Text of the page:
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India’s Equalisation Levy, Digital Services Trade, and the Evolutionary Approach – Part II

[Ayushi Singh is a 5th year student at National Law University, Jodhpur] As mentioned in the previous post, USA could challenge the equalisation levy and similar digital services taxes for violation of the most favoured nation [MFN] treatment under article I of the General Agreement on Trade in Services [GATS]. Before unpacking the possible arguments for an MFN action, some unique ambiguities...

India’s Equalisation Levy, Digital Services Trade, and the Evolutionary Approach – Part I

[Ayushi Singh is a 5th year student at National Law University, Jodhpur] Multilateral trade relations have suffered numerous blows from proponents of unilateral protectionism in the form of trade wars and economic warfare. The issue of digital taxation has the potential of becoming an additional blow. The United States Trade Representative [USTR] has announced the initiation of investigations...

The MSME Act and Arbitration Agreements: First Mover Advantage?

[Vaishnavi Chillakuru is a lawyer based in Mumbai] The primary objective of the Micro Small and Medium Enterprises Development Act, 2006 (“MSME Act”) is to “provide for facilitating the promotion and development and enhancing the competitiveness” of micro, small and medium enterprises. To further this objective, the MSME Act contains provisions for dispute resolution which are applicable to...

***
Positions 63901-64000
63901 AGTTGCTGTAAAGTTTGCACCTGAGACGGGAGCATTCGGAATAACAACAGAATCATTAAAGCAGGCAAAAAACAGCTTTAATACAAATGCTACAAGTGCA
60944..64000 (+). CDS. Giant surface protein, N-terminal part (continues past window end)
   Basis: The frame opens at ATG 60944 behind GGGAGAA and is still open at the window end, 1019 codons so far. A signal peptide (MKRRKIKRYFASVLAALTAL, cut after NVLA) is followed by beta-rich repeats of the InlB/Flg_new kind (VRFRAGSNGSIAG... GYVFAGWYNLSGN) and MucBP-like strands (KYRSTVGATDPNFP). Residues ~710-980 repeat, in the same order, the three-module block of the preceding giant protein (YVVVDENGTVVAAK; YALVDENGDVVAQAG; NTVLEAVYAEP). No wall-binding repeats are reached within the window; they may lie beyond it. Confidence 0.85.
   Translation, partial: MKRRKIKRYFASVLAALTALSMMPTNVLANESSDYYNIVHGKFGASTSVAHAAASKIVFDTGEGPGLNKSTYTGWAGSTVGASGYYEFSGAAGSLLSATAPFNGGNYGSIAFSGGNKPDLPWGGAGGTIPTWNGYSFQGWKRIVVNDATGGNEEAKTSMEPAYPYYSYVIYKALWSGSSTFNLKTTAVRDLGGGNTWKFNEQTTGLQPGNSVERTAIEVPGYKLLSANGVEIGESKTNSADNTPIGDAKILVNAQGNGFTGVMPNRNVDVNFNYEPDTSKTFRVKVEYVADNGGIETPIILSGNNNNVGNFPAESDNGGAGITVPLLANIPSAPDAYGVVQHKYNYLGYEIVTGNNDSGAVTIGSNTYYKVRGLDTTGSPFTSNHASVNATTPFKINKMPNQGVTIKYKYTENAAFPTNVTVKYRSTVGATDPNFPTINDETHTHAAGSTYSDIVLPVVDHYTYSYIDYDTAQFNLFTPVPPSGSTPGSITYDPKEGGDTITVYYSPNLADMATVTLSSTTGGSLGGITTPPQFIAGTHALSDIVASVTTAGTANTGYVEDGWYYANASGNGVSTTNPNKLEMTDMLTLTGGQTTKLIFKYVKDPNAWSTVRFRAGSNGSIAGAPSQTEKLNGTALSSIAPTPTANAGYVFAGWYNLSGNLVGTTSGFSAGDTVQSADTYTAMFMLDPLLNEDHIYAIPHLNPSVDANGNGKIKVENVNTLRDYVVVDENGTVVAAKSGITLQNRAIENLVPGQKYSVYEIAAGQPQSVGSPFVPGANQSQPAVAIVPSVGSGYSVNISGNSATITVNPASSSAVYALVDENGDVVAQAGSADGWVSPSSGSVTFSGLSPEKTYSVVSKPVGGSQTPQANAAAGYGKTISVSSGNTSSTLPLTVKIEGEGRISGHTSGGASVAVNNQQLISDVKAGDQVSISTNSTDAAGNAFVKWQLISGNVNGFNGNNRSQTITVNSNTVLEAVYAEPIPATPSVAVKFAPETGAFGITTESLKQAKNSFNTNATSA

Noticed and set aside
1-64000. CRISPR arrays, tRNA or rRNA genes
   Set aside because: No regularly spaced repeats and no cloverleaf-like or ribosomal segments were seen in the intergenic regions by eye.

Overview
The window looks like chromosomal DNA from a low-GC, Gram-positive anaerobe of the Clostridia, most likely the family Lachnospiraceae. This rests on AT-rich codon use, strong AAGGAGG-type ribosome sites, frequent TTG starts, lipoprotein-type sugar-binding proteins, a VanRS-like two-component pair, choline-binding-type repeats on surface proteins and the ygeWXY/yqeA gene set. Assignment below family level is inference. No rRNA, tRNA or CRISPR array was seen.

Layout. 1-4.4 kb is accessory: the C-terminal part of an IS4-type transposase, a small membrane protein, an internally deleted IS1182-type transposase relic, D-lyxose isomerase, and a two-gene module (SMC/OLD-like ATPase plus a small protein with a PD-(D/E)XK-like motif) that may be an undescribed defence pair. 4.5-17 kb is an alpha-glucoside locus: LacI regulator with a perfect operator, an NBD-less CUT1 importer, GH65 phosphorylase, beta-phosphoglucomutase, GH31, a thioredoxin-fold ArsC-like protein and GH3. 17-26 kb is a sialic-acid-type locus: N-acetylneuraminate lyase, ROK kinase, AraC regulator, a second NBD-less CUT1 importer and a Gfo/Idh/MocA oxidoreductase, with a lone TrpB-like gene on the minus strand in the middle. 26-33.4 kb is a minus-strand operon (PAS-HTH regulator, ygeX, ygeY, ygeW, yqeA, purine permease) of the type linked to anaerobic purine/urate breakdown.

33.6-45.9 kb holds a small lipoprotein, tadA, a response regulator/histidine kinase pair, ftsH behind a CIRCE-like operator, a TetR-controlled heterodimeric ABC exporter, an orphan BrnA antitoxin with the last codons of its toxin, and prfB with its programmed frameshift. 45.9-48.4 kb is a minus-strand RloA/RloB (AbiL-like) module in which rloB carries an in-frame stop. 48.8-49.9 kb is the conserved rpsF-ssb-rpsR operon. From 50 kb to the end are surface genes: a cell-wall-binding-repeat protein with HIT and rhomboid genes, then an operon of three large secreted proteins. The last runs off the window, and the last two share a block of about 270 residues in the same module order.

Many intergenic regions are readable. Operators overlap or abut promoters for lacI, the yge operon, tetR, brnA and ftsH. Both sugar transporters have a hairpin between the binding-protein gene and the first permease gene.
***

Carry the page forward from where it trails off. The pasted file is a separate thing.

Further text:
Permanent Establishments: A note on DIT v. Samsung Heavy Industries

[Pragya Kaushik was a Law Clerk-cum-Research Assistant to Hon’ble Justice Rohinton Fali Nariman in 2019-20 and is a graduate from National Law School of India University, Bangalore] The determination of Indian tax liability of a foreign enterprise is a deeply contentious topic plaguing the Indian tax law regime. It involves a lot of complicated issues, one of them being the determination of...

Call for Blogs: HNLU Corporate and Commercial Law Blog

[Announcement on behalf of the HNLU Corporate and Commercial Law Blog] The HNLU Corporate and Commercial Law Blog (“CCLS Blog”) is established under the Corporate and Commercial Law Society of Hidayatullah National Law University, Raipur. The Society, created in 2017, is an independent, student-run body formed by corporate law enthusiasts of HNLU solely intending to promote discourse on...

Disgorgement in India: Takeaways from a Recent US Supreme Court Ruling

[Shaivi Shah is a 3rd year student and Palash Moolchandani a 4th year student, both at National Law University, Odisha] The Black’s Law Dictionary defines disgorgement as “the act of giving up something (such as profits illegally obtained) on demand or by legal compulsion”. In India, since the enactment of the Securities and Exchange Board of India Act, 1992, the tool of disgorgement has been...

SEBI Tightens Reins over the Proxy Advisory Industry